When electricity is created by burning organic matter or the gas that is released from decomposing organic matter, it is called biomass.

Humans have used biomass since we began building fires to cook and stay warm, but it has evolved quite a bit since then.

Many sources of low-emissions, non-toxic biomass can be supported by the Blue Sky program, including:

  • Solid organic fuels from wood, forest and field residues (e.g. saw dust from lumber mills)
  • Dedicated energy crops available on a renewable basis
  • Methane gas captured at landfills or from animal waste (e.g. dairy cow manure)

Some types of biomass do not qualify for support from Blue Sky customers because of their potential impact on the environment and human health, such as wood that has been coated with paints, plastics, preservatives or formica.

Why is biomass considered renewable energy?

Electricity generated from biomass resources used in the Blue Sky program is considered renewable energy because it relies on available waste products (wood waste, methane from decomposing garbage or cow manure) to create energy. Better yet, if this waste were allowed to decompose naturally, it would do more harm than good because decomposing waste releases methane – a more powerful greenhouse gas than carbon dioxide.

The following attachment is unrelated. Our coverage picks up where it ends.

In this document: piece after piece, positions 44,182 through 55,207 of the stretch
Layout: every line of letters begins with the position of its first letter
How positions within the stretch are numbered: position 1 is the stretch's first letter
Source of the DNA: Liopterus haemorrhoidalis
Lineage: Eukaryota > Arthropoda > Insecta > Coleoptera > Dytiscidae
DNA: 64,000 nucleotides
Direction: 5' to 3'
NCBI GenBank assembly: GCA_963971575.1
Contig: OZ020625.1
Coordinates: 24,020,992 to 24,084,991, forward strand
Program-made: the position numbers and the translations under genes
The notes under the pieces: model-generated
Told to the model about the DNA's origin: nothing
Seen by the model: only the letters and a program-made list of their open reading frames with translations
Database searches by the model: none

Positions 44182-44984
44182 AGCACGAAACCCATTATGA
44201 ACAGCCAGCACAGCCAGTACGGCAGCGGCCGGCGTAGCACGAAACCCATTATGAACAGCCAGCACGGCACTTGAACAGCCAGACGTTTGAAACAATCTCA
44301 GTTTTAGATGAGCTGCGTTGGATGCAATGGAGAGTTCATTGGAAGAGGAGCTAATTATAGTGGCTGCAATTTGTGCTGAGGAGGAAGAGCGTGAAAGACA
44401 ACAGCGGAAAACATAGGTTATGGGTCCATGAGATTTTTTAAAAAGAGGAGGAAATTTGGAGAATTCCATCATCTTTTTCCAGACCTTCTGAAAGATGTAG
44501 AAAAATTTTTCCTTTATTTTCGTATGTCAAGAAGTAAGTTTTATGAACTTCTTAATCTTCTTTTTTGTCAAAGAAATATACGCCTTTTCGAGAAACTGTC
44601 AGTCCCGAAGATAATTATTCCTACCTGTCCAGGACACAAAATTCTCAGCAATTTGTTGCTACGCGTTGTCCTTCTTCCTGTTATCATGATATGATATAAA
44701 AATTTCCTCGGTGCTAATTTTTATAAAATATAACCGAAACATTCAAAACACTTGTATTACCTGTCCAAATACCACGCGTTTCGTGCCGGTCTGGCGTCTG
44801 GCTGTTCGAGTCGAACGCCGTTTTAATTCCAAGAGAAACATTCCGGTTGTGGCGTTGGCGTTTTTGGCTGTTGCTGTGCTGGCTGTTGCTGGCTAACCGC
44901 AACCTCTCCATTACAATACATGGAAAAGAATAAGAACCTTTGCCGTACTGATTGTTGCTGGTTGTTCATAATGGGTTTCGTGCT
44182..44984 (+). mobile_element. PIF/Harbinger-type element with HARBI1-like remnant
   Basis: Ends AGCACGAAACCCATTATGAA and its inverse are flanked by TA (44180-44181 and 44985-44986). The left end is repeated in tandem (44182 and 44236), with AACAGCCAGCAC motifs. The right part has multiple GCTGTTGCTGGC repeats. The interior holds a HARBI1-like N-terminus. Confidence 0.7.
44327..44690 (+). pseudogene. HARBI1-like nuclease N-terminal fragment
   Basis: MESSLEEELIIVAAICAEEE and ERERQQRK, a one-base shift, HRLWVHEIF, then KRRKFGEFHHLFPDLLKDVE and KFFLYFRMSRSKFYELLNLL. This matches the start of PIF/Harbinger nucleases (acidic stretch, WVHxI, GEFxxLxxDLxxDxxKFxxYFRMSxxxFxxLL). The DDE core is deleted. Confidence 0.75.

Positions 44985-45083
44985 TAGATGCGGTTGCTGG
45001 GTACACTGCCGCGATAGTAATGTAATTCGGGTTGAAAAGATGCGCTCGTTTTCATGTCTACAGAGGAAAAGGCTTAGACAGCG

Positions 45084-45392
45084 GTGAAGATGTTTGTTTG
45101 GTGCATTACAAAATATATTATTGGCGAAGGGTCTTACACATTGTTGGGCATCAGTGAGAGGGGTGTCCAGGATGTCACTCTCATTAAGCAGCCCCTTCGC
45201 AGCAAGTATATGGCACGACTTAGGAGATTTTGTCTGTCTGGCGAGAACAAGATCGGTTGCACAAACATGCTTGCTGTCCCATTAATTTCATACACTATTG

What are the benefits of biomass energy?

This energy source is associated with little to no direct greenhouse gas emissions and can help mitigate climate change, promote forest health, reduce water pollution and minimize stress on landfills. Biomass is a net zero carbon dioxide energy source.

Biomass is the nation’s largest source of renewable energy – and in many regions it’s available when and where other sources of renewable energy are not.  For instance, even if your home town doesn’t have much wind, the chances are, there is a landfill somewhere nearby. In the Northwest, generating biomass energy from local resources stimulates local industries and helps manage organic wastes. For example, supporting facilities that generate biomass energy from wood waste promotes local forest health and reduces wild fire risk by clearing woody residues. In addition, it supports the local timber and paper industries by providing revenue for their waste streams.

For more information about biomass energy sources, please visit the US Department of Energy’s Biomass Energy Basics.